Richard Kilroy is a fashion illustrator, writer and editor. He graduated with a BA (Hons) in Visual Communications in 2010.
It would be an understatement to say that Richard Kilroy has been busy since completing his studies, before even graduating he received an unexpected call commissioning him to produce a work for Dior illustrated: René Gruau and the Line of Beauty, an exhibition at Somerset House in London celebrating the work of renowned illustrator René Gruau. Richard was one of just five illustrators to have new work included in the exhibition. Since then his clients have included Topshop, Canali, Hobbs, British Knitwear Label John Smedley and actor Idris Elba.
In 2014 Richard held an exhibition of new work ‘The Cosmo Sketches’ in collaboration with Tom Greyhound, Paris & A Magazine, and in the same year produced illustrations for French magazine Numéro. Richard also publishes Decoy, a limited edition publication focusing solely on fashion illustration, now in its fourth edition. In 2013 a selection of ten of Richard’s works became part of the V&A's permanent collection of fashion drawings, and then in February 2015 his book Menswear Illustration was released.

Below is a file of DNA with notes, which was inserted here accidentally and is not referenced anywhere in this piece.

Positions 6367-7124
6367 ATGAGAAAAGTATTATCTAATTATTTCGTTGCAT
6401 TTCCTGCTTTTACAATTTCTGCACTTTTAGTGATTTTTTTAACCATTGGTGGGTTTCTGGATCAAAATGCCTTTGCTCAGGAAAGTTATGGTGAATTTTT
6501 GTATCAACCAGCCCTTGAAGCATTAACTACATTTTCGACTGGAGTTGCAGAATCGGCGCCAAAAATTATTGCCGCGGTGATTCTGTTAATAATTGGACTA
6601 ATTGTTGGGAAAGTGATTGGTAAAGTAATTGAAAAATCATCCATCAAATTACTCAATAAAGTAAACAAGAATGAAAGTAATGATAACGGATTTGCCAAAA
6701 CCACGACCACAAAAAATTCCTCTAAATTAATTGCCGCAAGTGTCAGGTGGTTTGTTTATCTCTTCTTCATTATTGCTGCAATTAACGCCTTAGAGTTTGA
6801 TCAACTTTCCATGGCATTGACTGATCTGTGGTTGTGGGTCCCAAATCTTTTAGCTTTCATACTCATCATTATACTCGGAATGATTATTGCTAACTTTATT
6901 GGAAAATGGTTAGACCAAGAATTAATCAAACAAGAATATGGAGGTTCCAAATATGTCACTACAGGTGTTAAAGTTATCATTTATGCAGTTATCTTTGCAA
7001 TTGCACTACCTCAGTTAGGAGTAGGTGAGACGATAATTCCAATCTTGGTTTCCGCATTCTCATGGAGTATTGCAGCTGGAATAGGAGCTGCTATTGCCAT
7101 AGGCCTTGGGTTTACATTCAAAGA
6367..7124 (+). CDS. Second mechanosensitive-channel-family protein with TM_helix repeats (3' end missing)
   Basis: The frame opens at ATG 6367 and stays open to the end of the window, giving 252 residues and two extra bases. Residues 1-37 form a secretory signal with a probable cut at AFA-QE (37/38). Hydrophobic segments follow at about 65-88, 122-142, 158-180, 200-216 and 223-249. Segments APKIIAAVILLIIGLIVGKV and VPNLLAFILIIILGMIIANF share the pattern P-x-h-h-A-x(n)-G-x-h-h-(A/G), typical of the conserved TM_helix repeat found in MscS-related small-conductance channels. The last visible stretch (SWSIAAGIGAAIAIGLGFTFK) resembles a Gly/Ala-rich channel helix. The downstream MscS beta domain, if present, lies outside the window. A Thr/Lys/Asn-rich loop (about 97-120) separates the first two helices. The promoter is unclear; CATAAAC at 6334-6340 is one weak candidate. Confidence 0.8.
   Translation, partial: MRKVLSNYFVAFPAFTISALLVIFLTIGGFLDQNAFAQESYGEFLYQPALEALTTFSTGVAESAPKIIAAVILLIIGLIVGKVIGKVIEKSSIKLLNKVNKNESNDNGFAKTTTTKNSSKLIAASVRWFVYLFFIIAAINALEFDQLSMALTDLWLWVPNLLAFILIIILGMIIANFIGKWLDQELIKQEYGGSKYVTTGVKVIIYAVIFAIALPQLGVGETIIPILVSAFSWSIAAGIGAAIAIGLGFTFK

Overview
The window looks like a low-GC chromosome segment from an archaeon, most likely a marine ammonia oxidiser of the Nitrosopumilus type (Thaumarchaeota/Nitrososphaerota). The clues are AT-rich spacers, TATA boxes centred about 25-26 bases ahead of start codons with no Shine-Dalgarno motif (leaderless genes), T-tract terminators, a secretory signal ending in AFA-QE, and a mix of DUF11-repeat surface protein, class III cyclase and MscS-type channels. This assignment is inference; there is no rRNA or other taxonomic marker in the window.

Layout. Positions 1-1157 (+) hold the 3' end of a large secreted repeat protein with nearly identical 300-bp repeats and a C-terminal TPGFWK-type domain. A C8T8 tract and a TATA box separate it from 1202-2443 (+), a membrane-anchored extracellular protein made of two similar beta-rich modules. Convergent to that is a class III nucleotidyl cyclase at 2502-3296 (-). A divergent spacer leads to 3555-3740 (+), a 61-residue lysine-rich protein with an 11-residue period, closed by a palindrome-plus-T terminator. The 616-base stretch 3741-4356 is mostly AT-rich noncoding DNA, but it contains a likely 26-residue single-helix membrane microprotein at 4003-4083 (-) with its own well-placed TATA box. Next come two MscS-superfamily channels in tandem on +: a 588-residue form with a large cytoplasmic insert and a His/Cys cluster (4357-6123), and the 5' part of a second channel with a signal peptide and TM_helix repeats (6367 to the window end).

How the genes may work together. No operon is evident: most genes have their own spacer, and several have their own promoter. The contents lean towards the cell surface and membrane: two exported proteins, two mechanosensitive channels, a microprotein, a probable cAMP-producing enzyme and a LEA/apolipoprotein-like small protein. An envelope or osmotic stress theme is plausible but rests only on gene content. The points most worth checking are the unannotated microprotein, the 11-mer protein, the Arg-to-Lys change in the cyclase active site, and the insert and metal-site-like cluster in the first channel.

As well as working on commissions and Decoy, Richard is also a tutor at Central St. Martins, London and a visiting lecturer at the Royal University of Art.
Richard tells us “It's always a double life with work. Income wise it's pretty even between commissions and tutoring, I wouldn't have one without the other! I tutor 2-3 days a week on average, then work in my studio space at home on illustrations.”
Can you tell us more about your time at Leeds Arts University and how the course helped you in starting out professionally?
My first two projects in first year were photography, not drawing, and actually received the highest marks in my degree. Although it would seem contradictory to my focus on being an illustrator, I photograph my subjects first to make the drawings, and it was important to be able to have that step. Having a module on website design was also very important for me to be able to promote my work in a clean simple and effective way.
I think the flexibility of the course was personally beneficial for my practice. As an illustrator, it wasn't just about being able to draw, but to be able to learn how to apply my work and promote it.
What are your plans for the future?
Just to expand on my own visual styles of work and ways of working. My tutor at Leeds Arts University, Graham Tansley asked me in a tutorial once what my five year to ten year life plan was, and it was to improve the perception and usage of fashion illustration, so I guess it's to continue this.